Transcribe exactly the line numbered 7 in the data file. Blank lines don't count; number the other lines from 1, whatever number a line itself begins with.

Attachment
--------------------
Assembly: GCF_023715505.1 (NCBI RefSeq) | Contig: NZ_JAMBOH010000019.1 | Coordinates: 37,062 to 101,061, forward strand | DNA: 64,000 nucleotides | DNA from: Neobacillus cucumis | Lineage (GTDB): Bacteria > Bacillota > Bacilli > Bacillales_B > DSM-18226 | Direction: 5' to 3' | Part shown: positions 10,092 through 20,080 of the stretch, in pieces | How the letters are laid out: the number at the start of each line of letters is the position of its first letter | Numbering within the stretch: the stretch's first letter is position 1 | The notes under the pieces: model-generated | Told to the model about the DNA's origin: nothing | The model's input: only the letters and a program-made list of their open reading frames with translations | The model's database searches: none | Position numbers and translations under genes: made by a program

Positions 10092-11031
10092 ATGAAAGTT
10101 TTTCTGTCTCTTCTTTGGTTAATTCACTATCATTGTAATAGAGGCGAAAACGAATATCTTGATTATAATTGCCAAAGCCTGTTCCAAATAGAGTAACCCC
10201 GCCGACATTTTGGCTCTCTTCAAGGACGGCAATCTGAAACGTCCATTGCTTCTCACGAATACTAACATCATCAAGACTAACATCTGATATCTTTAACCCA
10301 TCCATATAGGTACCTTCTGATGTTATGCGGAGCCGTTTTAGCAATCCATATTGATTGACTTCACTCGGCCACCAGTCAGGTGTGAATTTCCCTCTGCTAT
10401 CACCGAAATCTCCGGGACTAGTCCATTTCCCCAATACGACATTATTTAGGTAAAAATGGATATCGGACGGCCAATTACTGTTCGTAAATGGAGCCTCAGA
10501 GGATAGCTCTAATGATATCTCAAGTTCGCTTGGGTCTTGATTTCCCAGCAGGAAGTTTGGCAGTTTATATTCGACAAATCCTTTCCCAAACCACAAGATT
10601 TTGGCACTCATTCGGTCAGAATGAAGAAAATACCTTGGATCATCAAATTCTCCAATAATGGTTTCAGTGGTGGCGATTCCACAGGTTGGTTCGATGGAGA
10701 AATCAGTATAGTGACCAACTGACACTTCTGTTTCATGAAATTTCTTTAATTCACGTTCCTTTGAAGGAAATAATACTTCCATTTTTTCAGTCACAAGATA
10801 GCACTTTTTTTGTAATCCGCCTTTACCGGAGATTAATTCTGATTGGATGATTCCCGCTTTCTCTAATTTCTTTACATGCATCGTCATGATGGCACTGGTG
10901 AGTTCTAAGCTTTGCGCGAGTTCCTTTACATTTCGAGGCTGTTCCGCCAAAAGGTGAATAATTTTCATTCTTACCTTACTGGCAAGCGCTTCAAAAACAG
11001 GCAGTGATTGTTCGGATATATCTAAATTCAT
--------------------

10401 CACCGAAATCTCCGGGACTAGTCCATTTCCCCAATACGACATTATTTAGGTAAAAATGGATATCGGACGGCCAATTACTGTTCGTAAATGGAGCCTCAGA